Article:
Are you keeping up with how consumers see you and want you to see them?
Forbes predicts that 2019 will be the “year of the final shakeout” for retailers, saying that the losers have sealed their fate because they failed to invest in the future. How do retailers know which future they should have invested in?
How can retailers successfully position themselves to evolve and take on change? They need to clearly understand the challenges and obstacles before deciding on taking action, and it’s becoming clear that technology may create new challenges and obstacles, but it’s the customer who is driving change.
The customer sees just one version of you
Almost everyone shops online now – at least 96 percent of Americans do. However, it’s hardly the end for physical retail establishments. Americans still channel nearly 65% of their total shopping budget to brick-and-mortar locations.
The challenge of change represented here is that consumers now want an omnichannel experience, and they’re seeking out retailers that offer the same experience, whether it’s online or offline. Meanwhile, many retailers have misinterpreted this customer change of preference and still push out a multichannel experience, resulting in a very disjointed customer experience.
With the multichannel approach, physical stores are one silo anything online is in another. The customer experience – which is shaped by the interaction – can be decidedly different even if they purchase the same product. That’s frustrating and disruptive for a consumer, who sees a retailer as a single entity and wants a unified experience, regardless of the channel.
Retailers that retain a multichannel mentality place themselves first, rather than the customer. If there’s any overlap, it’s because it offers efficiency for the retailer. Isn’t it supposed to be about the customer?
Living up to a change in expectations
Consumers no longer patiently manage expectations about the experience they will have with a retailer because it’s happening via a mobile device instead of in a brick-and-mortar location. The challenge for retailers is to move away from customer experiences driven by the operational capabilities of online or offline silos.
And it is quite a challenge because of the likelihood that a retailer’s physical presence will have highly customized point of sales (POS) and enterprise resource planning systems that are tightly integrated into internal business systems which determine operational procedures. How can you integrate this legacy approach with what’s being accomplished online?
Consumers don’t look at retailers and see an online version and a physical version. They see one brand and expect their experience to be representative of what the brand stands for. They don’t care that “Click and Collect” is something you can’t offer because your online ecommerce engine has a clunky interface with your physical POS system.
Leading with experience
Retailers have realized that pure online stores will capture and lead in certain categories, but they won’t wipe physical retailers off the map. It’s why Amazon purchased Whole Foods and is reported to be planning to open up to 5,000 Amazon Go stores. If the reason why isn’t yet clear, return to the challenge retailers are facing with keeping up with changes in the industry.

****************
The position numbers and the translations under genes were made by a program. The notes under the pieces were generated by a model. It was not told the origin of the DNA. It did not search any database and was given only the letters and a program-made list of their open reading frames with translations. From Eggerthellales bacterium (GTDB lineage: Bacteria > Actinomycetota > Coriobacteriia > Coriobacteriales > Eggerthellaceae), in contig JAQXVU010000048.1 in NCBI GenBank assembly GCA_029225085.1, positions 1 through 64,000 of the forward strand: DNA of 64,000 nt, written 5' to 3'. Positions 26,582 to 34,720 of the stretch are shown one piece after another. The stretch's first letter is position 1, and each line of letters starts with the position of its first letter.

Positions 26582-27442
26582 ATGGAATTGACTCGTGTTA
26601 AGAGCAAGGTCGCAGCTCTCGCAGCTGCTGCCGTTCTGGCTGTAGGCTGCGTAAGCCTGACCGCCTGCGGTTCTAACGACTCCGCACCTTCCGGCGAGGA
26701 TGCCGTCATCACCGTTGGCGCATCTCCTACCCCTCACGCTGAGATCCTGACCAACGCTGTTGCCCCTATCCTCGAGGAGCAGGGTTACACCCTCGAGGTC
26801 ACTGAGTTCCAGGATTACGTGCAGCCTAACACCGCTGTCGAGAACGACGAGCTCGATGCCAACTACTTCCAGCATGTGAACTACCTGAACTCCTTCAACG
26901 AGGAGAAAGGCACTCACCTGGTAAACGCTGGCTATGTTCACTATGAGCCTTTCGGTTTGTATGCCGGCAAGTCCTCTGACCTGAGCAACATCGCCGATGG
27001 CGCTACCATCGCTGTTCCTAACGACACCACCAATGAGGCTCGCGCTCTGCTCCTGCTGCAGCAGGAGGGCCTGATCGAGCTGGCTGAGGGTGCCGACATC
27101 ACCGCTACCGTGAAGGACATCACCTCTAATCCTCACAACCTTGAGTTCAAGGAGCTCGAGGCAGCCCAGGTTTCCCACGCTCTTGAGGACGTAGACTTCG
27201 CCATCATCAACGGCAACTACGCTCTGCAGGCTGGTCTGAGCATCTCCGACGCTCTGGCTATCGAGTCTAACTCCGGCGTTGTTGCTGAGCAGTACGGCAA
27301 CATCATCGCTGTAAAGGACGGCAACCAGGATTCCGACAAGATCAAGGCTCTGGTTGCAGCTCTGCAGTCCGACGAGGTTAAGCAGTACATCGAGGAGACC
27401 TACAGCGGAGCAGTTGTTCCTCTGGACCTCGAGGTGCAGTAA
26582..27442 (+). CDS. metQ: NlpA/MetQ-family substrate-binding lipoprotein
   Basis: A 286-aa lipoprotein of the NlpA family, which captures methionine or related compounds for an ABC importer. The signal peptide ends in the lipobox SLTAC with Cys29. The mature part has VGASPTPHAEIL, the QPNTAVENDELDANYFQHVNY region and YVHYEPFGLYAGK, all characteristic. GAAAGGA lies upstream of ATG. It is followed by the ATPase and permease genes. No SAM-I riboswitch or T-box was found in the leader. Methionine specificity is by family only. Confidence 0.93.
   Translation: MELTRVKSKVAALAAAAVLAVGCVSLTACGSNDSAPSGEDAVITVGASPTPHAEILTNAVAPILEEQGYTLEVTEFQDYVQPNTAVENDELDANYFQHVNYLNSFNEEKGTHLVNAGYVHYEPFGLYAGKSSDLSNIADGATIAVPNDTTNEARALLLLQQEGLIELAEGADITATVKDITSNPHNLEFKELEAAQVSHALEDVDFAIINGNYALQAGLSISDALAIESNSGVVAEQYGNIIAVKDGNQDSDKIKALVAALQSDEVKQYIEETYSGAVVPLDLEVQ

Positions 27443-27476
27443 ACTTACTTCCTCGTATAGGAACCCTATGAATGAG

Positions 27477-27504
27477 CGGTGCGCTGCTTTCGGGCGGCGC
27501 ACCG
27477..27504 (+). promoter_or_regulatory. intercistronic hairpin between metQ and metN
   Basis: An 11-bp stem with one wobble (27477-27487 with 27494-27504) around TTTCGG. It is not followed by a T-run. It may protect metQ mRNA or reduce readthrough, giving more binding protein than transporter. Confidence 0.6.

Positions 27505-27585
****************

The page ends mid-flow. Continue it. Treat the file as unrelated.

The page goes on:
Online shoppers appreciate the customer-centric experience they get when they’re on the Amazon website or mobile app. It’s in sync with the operating philosophy of Whole Foods, where you simply have to ask a store member to help you sample nearly any product sold in the store.
Every move a digital shopper makes is measured and used to contribute to a customized experience. Now, retailers have to migrate that effort to their physical operations. Does this mean that brick-and-mortar stores have to be open 24/7? Customers don’t expect this, but they want continuity their experience. What delights a customer online isn’t the same thing that they seek when they drive to a brick-and-mortar location.
Price and product are no longer the most important points for consumers. According to Salesforce, service-led retail leads the way. “Retailers,” the organization explains, “must have a full picture of their customers, and act on that picture, to compete effectively. Why? Because merely competing on price (and even product) is a losing proposition.”
Capturing that information may provide one of the biggest challenges for retailers. Thanks to GDPR and the actions of social networks, consumers are becoming more protective of their rights to privacy. So, if we are in the consumer-centric age, how do retailers personalize experiences and marketing?
It’s surprisingly nontechnical. It can and should be done with direct relationships. A recent survey shows that 64% of consumers have no problem with retailers who save purchase history and personal preferences if the objective is to offer a more personalized experience.
It’s up to retailers to keep up with changes occurring within the industry to stay relevant to consumers. Oftentimes, there are budget constraints to consider. Retailers must be creative when creating a strategy that works with their budget, and that’s where we come in.
At Sophelle, we help retailers with strategy development to overcome the challenge of change. Our consultants work closely with retailers to create cost-effective, high-performing retail strategies tailored to their business’s needs. Contact us and let our team help you create an omnichannel strategy.